Before becoming actively involved in politics, liberal-leaning Jimmy Carter was a successful cotton farmer and businessman in Plains, Georgia. When the state’s governor, senators and most other leading citizens joined the White Citizens Council, he was asked to join. When he refused, he was told that he was the only white man in the community who didn’t sign up.
“A sign was put on our office door one night, COONS AND CARTERS GO TOGETHER,” Carter writes in A Full Life: Reflections at Ninety.
This wasn’t the only time the 39th president, Nobel Peace Prize winner and international humanitarian has created a major controversy. Who can forget the Playboy magazine interview when Carter admitted he had “looked on a lot of women with lust?” Then there was Palestine: Peace Not Apartheid, his 2006 book that was condemned by a pro-Israel lobby and a number of prominent political leaders.
Today, depending on how controversial his latest statements or writings have been, Carter receives between 1,500 and 3,000 letters a month, according to his new memoir. But there’s little in the new book to provoke his critics. Instead, he reflects on his full and mostly happy life as a respected activist and public figure, while revealing some “personal and intimate events” for the first time.
Never miss a local story.
One of his most surprising revelations relates to his sometimes rocky relationship with wife Rosalynn Carter. Married in 1946 — they lived next door to each other in Plains and grew up together — Carter explains that he followed the example of his father and other men he knew by making the primary decisions in his family. But when he decided to leave the Navy in 1953 after his father’s death and return to the farm in Georgia, Rosalynn, who had not been consulted, “was astounded and furious.”
She wasn’t consulted about his decision to run for the Georgia Senate, either, but she didn’t get mad that time. Instead, she went to work helping out in his campaign and even making speeches, forcing her husband to realize how capable she was. For the first time in their marriage, they became partners in every aspect of their lives.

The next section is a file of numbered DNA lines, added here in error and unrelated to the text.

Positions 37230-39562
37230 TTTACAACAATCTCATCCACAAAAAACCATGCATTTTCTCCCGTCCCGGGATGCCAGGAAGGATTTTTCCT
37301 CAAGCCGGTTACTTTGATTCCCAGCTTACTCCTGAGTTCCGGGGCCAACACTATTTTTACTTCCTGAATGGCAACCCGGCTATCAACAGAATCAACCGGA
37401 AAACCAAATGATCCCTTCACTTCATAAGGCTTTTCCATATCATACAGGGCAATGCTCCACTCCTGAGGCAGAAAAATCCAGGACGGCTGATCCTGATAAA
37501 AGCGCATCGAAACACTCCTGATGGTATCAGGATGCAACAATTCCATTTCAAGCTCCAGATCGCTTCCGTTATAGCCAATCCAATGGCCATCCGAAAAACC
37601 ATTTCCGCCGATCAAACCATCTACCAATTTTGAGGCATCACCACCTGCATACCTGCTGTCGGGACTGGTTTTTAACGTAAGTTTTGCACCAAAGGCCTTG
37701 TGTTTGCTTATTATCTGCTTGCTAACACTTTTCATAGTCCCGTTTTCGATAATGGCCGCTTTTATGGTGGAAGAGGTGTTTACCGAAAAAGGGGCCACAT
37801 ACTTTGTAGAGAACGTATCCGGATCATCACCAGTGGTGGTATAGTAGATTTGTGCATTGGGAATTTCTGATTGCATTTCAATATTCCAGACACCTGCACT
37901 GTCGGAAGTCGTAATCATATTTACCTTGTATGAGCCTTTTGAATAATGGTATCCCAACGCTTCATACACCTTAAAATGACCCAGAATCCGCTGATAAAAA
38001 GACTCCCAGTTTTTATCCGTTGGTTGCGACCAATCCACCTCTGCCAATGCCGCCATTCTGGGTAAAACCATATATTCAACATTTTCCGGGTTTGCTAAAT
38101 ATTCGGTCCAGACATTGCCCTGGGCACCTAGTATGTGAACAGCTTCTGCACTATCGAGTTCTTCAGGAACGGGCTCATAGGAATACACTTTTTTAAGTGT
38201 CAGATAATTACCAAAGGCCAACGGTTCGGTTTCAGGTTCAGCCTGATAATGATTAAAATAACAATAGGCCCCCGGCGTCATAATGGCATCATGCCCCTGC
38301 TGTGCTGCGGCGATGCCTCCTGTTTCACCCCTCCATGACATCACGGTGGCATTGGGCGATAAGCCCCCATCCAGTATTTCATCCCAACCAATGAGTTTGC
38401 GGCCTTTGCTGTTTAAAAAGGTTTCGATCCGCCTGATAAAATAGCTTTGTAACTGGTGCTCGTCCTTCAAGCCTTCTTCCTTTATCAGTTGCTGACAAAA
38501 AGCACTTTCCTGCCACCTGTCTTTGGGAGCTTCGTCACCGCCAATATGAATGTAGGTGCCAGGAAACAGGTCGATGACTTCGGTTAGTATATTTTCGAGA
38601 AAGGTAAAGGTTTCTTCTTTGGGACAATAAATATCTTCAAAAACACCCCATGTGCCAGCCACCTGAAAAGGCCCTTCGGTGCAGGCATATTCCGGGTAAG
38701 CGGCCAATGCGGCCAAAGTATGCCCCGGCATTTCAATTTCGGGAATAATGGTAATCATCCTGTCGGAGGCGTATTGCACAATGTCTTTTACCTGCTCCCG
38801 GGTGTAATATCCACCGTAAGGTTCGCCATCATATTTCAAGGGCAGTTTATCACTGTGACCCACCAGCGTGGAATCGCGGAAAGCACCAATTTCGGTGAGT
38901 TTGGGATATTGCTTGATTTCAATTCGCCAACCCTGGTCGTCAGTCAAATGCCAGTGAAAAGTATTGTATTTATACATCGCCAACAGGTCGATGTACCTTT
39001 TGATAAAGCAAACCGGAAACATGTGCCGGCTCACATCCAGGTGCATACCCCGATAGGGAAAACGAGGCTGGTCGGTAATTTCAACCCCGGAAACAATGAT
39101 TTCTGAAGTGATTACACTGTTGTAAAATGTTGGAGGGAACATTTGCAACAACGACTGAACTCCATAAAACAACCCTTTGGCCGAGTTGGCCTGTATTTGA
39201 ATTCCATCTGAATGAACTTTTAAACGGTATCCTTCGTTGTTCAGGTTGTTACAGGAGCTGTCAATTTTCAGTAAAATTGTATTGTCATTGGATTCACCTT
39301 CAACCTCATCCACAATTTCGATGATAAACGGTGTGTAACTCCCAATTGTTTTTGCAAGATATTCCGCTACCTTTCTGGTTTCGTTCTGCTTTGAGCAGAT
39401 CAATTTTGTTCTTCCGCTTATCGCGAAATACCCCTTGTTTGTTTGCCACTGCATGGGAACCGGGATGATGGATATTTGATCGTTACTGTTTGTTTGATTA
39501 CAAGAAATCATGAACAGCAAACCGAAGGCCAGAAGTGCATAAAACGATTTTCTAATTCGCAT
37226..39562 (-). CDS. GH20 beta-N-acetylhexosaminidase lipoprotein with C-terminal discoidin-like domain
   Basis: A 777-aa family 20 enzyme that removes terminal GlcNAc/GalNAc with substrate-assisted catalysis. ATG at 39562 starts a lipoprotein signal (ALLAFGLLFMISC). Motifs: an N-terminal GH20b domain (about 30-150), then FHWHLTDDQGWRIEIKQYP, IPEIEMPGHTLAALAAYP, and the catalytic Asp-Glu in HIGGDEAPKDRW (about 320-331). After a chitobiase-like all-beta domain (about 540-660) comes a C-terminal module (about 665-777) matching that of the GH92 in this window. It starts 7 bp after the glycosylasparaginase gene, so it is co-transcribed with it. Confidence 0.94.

There were other conflicts, such as the time the couple decided to coauthor a book about personal health. That was a terrible decision, both discovered, and resulted in constant arguments and communication “only through harsh e-mails.” Their editor intervened and the book, Everything to Gain: Making the Most of the Rest of Your Life, was finally published.
They made up that time, of course, and all the other times, and are so close today that this book is dedicated “To Rosalynn, who has kept my life full of love.”
Rosalynn liked planning entertainment for dignitaries, and one of the most readable chapters in the book recalls the social life of the Carter White House, with the couple inviting “thousands of friends” to spend the night and attend concerts or other official entertainment for foreign visitors. A favorite overnight guest was Willie Nelson, who would run five miles with Carter during his visits. Other guest artists included Beverly Sills, Isaac Stern, André Previn, Sarah Vaughan, Dizzy Gillespie, Frank Sinatra, Leontyne Price, Mikhail Baryshnikov and Dolly Parton.
Carter also muses on his childhood at the farm; his strong religious beliefs; his paintings and poems, several of which are included in the book; Habitat for Humanity, which helps build houses in America and abroad and plans to build 100 houses in Nepal this year; and the Carter Center, a nonprofit organization founded by the Carters in 1982 to improve the lives of people around the world, now thriving with a staff of 180 and thousands of volunteers.
The two chapters in Carter’s memoir about his presidential duties are titled “Issues Mostly Resolved” and “Problems Still Pending.” In the former, he writes about the hostage crisis his last year in office, calling it “the most stressful and unpleasant year of my life.” From late 1979 to early 1981, Carter struggled unsuccessfully to release 52 Americans held captive for more than a year by Iranian militants. His inability to bring them home made him look weak and ineffectual.
Most of the political material here has been covered in numerous other books, including some by Carter himself. A surprisingly good writer, Carter is the author of more than two dozen titles, including A Remarkable Mother, a charming paean to Bessie Lillian Gordy Carter, who went to India with the Peace Corps at age 70, and An Hour Before Daylight: Memories of a Rural Boyhood, a lovely and haunting memoir about his Depression-era childhood that was a Pulitzer Prize finalist in 2002.
A Full Life is not the best book Jimmy Carter has written, but it is a wise and moving look back at a truly remarkable man.
Elizabeth Bennett reviewed this book for the Houston Chronicle.